How do we see underground space? How do we sense it?
This experimental and experiential course introduced students to thinking about underground space through volume and movement. It built on scholarship that examines the geopolitics of volumetric space using underground water movement as a case study. We visited and studied three underground formations: Rice University's tunnel system, the Natural Bridge Caverns near San Antonio, and the Houston Cistern. Combining field trips, seminar discussions, and computer modeling techniques the students explored underground space using movement, sound, film and photography. In this class, students gained analytical and practical skills to design their own investigations of space by translating theory and data into multimedia forms.
With Andrea Ballestero (Anthropology, Rice) and Johannes Birringer (Theater and Choreography, Rice/Brunel University)
Student Work
The students collaboratively designed and built a multimedia, experiential installation titled Under[Gallery] that was exhibited at the Moody Center for the Arts.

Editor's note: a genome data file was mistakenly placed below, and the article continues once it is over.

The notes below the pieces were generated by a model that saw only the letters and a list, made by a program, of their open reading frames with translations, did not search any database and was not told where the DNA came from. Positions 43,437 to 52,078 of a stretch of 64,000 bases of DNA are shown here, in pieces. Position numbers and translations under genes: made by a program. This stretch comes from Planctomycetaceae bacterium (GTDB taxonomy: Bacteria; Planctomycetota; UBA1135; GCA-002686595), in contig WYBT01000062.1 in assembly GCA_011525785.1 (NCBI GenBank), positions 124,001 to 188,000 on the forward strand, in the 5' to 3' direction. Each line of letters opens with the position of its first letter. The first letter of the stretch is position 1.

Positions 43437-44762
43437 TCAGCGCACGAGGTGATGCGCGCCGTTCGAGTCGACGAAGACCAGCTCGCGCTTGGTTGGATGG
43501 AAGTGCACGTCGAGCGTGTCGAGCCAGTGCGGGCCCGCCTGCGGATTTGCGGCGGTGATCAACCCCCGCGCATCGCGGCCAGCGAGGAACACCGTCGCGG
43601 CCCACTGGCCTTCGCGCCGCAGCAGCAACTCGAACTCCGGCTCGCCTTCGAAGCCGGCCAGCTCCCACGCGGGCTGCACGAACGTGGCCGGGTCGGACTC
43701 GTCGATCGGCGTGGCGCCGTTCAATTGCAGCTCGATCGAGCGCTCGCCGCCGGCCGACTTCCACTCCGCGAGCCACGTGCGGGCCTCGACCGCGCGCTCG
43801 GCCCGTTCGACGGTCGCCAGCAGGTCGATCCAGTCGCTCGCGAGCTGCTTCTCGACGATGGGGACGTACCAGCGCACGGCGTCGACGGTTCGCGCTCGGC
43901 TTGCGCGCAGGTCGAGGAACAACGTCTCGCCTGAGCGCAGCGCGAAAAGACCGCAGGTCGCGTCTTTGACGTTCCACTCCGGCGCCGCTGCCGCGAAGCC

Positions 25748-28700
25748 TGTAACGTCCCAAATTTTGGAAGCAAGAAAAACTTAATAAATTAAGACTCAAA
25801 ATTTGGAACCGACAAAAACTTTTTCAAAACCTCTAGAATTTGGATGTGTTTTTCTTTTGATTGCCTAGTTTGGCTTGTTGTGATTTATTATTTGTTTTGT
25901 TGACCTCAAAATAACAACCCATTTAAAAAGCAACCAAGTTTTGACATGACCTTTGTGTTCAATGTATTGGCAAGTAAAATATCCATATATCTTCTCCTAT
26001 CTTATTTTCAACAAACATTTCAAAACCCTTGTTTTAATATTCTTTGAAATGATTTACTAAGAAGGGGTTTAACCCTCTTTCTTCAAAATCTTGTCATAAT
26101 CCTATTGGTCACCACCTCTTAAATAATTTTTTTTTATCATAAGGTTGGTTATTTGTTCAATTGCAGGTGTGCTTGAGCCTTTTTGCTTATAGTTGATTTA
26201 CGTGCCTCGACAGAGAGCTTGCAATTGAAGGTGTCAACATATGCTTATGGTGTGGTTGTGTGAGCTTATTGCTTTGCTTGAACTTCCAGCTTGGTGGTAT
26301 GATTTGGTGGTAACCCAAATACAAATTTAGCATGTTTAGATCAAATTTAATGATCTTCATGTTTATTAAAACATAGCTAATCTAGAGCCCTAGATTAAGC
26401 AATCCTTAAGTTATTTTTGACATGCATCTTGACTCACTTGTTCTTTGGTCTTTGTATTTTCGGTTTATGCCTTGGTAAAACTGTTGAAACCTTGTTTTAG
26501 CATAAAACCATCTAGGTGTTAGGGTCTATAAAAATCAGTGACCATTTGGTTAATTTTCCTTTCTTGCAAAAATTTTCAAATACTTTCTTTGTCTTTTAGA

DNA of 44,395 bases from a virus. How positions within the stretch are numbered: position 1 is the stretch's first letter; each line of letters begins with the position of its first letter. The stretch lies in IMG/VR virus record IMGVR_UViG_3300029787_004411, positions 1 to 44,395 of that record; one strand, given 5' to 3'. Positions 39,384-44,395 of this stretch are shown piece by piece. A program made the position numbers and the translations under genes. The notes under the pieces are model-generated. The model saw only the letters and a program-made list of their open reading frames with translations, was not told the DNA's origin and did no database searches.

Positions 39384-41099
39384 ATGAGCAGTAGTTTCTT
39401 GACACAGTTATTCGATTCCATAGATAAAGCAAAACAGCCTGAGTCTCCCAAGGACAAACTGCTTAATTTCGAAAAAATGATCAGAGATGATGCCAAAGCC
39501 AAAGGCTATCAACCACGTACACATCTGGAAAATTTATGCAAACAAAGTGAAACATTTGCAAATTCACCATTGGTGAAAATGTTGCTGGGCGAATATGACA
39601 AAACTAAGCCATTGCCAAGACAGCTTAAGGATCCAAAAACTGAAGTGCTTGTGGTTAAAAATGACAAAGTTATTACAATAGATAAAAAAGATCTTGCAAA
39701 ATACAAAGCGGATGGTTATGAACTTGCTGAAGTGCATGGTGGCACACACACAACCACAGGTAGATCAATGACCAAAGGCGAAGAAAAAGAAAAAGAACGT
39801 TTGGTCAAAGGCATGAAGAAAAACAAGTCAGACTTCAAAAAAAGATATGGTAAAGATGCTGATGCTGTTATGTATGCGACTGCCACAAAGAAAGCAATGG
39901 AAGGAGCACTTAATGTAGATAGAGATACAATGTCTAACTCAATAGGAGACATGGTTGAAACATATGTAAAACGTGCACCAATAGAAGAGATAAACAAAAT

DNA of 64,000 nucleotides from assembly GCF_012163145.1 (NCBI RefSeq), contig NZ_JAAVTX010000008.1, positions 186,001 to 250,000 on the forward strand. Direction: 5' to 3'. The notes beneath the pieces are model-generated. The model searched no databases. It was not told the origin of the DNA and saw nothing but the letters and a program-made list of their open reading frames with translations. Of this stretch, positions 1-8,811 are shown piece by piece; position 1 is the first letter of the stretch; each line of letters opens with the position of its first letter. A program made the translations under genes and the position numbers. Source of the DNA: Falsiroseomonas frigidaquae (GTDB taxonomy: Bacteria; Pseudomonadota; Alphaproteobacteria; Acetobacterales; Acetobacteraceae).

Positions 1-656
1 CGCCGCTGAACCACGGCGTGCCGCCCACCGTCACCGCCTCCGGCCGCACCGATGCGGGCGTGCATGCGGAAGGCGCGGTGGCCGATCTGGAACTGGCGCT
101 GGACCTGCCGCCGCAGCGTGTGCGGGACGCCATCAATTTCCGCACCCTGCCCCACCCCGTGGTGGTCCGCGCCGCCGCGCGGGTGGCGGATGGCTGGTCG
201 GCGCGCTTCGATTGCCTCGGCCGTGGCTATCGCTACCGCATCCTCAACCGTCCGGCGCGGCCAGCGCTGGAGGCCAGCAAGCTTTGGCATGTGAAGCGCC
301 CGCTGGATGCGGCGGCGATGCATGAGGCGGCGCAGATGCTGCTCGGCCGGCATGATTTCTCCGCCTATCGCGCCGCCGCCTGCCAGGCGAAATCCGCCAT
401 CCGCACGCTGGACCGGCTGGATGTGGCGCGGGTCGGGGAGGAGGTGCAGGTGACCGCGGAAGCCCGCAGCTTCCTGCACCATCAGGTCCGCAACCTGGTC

Students working on finishing touches on the installation.
Students working on finishing touches on the installation.
Video and projection in small rooms created by a labyrith of hung plastic sheeting
Video and projection in small rooms created by a labyrith of hung plastic sheeting
Video and motion sensor installation
Video and motion sensor installation
Under[Gallery] reception at the Moody Center for the Arts
Under[Gallery] reception at the Moody Center for the Arts
Under[Gallery] reception at the Moody Center for the Arts
Under[Gallery] reception at the Moody Center for the Arts
"Graffiti" on touch-sensitive paper encouraged visitors to make their mark on the space.
"Graffiti" on touch-sensitive paper encouraged visitors to make their mark on the space.
The class relaxing after the opening.
The class relaxing after the opening.
Poster for the Under[Gallery] installation, by Kristin Gupta
Poster for the Under[Gallery] installation, by Kristin Gupta